The last few years have seen increased discourse on the sustainability of business schools in their capacity to create effective business managers for the real world market.
Although many uphold the value and strength of a business school to meet the demands of the market, others believe that business schools have devolved into redundancy, operating strictly at a theoretical level with no direct application to the real world; and still more argue that business schools do more to harm the workplace than to help it by producing hordes of 'talent' who lack any sense of ethics and are exclusively driven by the appeal of profit-maximization. These critiques, however well-founded or not, have forced the question of the viability of business schools today. The idea that the role of business schools in society may simply die out appears, well...simplistic, to say the least. More plausible is the sense that, where there is the need for it, reform and restructuring within the functioning of business schools will take place.
A 2008 article from the Harvard Business Review explores some of the negative perceptions about business schools today that some leading minds in the industry have put out. However, the article also champions using case studies as a more practical method of instruction already being employed by schools like Harvard. At the end of the day, many intellectuals believe in the tenacity, utility and value of business schools and at the same time, some acknowledge that, perhaps, there should be some added ingredients. One of these is good leadership. In a 2009 Economistarticle, Chris Bones, dean of Henley Business School distinguishes between management and leadership. Whereas management centers more around the technical and organizational contributions of a worker, leadership is more about the values that the worker employs in carrying out his or her managerial duties. Needless to say, there can be good and bad leaders, and good leaders are an essential component of effective management. But, if you concur with Bones' analysis, how then can good leadership be taught? What about developing real 'know-how' and increasing global perspectives: are these not also important facets to effective management?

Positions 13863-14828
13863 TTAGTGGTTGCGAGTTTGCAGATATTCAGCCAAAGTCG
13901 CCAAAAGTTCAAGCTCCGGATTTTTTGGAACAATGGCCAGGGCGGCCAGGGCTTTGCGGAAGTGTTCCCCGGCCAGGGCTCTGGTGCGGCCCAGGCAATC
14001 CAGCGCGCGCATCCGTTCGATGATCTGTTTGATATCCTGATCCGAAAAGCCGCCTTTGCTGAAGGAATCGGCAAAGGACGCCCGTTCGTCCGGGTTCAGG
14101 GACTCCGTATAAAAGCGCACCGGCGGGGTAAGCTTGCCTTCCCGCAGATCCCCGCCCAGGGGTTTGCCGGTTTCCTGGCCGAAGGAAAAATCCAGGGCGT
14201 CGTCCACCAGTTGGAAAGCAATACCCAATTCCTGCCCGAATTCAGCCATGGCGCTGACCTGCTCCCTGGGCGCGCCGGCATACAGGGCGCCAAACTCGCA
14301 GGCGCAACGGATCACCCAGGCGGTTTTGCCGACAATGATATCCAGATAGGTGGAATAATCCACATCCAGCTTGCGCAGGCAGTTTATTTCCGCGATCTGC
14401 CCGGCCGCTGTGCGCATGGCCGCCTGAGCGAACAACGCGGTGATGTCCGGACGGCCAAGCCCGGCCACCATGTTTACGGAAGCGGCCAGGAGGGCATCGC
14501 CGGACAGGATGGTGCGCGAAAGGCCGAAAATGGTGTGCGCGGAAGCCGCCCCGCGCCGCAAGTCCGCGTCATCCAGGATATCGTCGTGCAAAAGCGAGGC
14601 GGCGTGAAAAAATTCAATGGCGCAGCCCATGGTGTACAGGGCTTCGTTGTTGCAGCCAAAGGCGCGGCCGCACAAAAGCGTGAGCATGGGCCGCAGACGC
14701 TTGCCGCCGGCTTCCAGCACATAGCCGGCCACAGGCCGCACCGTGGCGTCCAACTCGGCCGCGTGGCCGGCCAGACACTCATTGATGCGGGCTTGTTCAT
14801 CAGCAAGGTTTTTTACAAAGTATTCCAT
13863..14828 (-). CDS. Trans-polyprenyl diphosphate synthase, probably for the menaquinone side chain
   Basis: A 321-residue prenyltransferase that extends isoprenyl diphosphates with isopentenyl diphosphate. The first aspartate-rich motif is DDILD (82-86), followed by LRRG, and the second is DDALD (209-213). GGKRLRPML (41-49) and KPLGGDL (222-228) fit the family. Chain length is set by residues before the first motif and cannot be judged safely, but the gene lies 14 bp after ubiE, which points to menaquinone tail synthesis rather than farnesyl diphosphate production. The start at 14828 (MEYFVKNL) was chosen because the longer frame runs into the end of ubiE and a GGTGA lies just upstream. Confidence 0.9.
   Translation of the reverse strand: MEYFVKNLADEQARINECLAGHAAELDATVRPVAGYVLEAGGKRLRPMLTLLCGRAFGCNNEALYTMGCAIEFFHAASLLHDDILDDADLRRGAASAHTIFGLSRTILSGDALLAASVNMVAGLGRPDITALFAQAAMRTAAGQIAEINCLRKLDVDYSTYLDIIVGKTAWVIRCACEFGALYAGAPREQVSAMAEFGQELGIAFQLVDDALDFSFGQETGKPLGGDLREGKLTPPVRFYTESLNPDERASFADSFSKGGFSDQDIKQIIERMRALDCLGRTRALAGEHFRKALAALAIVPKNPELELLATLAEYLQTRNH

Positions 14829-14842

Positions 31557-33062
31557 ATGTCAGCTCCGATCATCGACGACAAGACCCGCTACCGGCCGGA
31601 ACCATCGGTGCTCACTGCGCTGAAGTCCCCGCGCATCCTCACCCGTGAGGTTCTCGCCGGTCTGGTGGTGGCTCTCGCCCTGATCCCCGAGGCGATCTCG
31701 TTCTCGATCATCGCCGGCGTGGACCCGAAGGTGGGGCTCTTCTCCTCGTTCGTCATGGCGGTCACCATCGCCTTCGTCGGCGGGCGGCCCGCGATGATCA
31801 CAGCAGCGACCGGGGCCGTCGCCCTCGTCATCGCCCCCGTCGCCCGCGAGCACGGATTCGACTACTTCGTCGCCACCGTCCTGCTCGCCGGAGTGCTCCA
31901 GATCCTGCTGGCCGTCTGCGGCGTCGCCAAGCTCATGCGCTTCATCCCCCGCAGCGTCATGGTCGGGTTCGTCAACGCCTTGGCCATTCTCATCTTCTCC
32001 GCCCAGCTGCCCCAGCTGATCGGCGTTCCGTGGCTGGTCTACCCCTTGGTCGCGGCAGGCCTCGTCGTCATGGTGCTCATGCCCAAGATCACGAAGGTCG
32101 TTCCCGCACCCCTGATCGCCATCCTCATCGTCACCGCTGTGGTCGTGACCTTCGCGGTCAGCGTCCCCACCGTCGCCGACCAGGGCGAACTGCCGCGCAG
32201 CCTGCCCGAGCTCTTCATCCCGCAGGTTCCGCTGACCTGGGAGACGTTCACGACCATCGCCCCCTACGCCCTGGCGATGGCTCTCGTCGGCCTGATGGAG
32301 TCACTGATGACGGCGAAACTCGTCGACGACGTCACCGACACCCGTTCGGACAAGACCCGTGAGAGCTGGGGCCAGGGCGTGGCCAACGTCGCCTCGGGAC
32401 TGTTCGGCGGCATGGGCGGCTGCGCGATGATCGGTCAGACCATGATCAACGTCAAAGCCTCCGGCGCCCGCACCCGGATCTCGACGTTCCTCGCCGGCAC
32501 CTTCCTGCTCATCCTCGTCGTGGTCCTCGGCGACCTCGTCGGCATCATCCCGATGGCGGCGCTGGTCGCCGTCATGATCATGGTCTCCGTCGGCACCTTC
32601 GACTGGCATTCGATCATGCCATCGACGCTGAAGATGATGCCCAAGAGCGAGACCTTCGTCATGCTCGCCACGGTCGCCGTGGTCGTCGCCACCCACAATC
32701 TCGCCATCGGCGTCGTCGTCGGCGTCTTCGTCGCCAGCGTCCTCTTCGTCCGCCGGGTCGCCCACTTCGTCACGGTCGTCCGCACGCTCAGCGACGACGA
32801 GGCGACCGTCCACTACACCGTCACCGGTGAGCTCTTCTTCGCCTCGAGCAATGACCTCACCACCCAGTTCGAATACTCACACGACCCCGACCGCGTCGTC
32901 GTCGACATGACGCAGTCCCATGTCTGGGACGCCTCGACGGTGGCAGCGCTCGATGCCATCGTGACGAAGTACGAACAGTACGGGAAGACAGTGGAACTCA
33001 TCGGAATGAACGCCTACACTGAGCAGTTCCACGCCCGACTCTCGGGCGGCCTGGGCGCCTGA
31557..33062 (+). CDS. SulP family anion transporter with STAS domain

Bones believes that 'business schools can help rebuild confidence in business leadership'. Can they really rebuild their image?